I HAD many prayerful, powerful and learning experiences from my recent retreat in the Holy Land. One of them was at the Church of Dominus Flevit, while we were celebrating Mass at this traditional site where the Lord Jesus lamented for Jerusalem.  In the Gospel of Matthew we find that as Jesus was walking toward the city, he gazed at it with sadness and uttered: “Jerusalem, Jerusalem, the city that kills the prophets…How often have I desired to gather your children together as a hen gathers her brood under her wings, and you were not willing!” (Matthew 23:37)

Even in his time, Jesus’ innermost desire was to gather all people as one, to make them listen to his words and to accept him as their Lord and Savior.  As we all know, this still hasn’t happened.  The city continues to undergo unrest and tensions with both Israelis and Palestinians claiming it as their land. It’s a home to three major religious groups: Jews, Christians, and Moslems, who live side by side but not claiming to be one.

When shall peace come to Jerusalem? This is a question that every religious group and members of the international community ask. For sure there are remarkable signs of economic progress with the continuous influx of pilgrims and tourists visiting the city and with the development of trade, new buildings, homes, roads, and means of transportation. But ask a tourist or a pilgrim, and he or she would tell you about the feeling of tension as one travels around and outside the city.

Actually, what happens in Jerusalem is not unique. In many cities and countries around the world one also discovers tensions and conflicts happening among their people and leaders. Be it Bangladesh, Manila, Bejing, Zimbabwe, Mexico, Honduras, Washington D.C., London, North Korea, or Dubai, one encounters corruption, human rights violation, poverty, dictatorship, division, racism, and inequality that beset societies and the rest of the world.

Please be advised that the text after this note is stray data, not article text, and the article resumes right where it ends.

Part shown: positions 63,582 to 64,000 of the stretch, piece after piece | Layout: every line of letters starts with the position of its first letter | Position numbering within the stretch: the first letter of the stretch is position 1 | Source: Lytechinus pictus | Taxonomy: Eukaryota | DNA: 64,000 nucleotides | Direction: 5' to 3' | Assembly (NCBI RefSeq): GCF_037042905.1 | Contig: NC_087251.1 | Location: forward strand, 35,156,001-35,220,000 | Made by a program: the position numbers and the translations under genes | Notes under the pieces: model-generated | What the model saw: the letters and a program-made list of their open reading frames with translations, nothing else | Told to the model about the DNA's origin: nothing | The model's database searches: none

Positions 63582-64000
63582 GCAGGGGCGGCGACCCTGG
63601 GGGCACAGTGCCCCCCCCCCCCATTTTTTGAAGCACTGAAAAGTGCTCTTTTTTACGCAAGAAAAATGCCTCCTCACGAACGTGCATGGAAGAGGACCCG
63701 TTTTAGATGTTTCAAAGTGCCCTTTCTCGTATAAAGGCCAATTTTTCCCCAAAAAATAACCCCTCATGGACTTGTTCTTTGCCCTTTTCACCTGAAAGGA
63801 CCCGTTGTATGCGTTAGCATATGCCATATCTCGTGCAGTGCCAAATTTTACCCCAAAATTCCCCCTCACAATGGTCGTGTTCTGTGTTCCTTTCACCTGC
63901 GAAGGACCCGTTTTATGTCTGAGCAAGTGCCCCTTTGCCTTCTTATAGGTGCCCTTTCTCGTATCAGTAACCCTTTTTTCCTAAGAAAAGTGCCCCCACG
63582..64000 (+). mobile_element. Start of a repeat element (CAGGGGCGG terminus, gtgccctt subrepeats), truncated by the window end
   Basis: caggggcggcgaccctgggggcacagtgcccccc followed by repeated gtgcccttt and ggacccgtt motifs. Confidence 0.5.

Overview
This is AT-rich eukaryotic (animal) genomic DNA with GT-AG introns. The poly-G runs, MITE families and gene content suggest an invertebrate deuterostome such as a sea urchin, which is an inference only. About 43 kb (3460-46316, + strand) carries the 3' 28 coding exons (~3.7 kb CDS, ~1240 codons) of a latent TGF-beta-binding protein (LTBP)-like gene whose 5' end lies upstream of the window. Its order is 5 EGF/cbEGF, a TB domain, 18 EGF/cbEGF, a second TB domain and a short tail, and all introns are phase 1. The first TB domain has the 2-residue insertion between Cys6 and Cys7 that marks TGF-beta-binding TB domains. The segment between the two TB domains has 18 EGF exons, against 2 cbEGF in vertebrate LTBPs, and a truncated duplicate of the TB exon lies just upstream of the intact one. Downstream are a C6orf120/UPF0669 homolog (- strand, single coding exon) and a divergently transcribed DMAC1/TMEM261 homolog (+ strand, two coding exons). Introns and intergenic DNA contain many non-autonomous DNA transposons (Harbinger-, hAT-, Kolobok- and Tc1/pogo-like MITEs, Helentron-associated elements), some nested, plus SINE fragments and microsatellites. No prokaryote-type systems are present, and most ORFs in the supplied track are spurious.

Jesus’ lament for Jerusalem is also his lament for the situation of other nations and the whole world. He desires that the citizens around the globe live in peace, harmony, and progress.

What can each of us do to realize the dream of a united world, and safe cities and neighborhoods? Is it really impossible to achieve and should just wait for the Second Coming of our Lord, when Jesus’ righteousness will reign and will destroy all evil forces from inside and outside ourselves?

In his homily at the Dominus Flevit Church, Fr. Leslie J.  Hoppe, our biblical scholar and guide in the retreat and pilgrimage, encouraged us to keep on believing in the value of our respective vocations and missions, however insignificant at times we may feel they are. We have to overcome the temptation is to stop doing anything that benefits the betterment of society and the lives of others, particularly the oppressed and the poor. We cannot merely be preoccupied with our pursuits of happiness pleasures and forget the needs of others. God calls us all for the higher purpose of restoring and renewing the “Jerusalems” of our communities and world.

However ordinary and seemingly small our roles are in bringing peace and hope to others, we must see them as part of a dream of a New Jerusalem for all!

* * *

From a Filipino immigrant family, Reverend Rodel G. Balagtas was ordained to the priesthood from St. John’s Seminary in 1991. He served as Associate Pastor at St. Augustine, Culver City (1991-1993); St. Martha, Valinda (1993-1999); and St. Joseph the Worker, Canoga Park (1991-2001). In 2001, he served as Administrator Pro Tem of St. John Neumann in Santa Maria, CA, until his appointment as pastor of Immaculate Heart of Mary, Los Angeles, in 2002, which lasted 12 years. His term as Associate Director of Pastoral Field Education at St. John’s Seminary began in July 2014.

No Comments Yet

Leave a Reply

Your email address will not be published.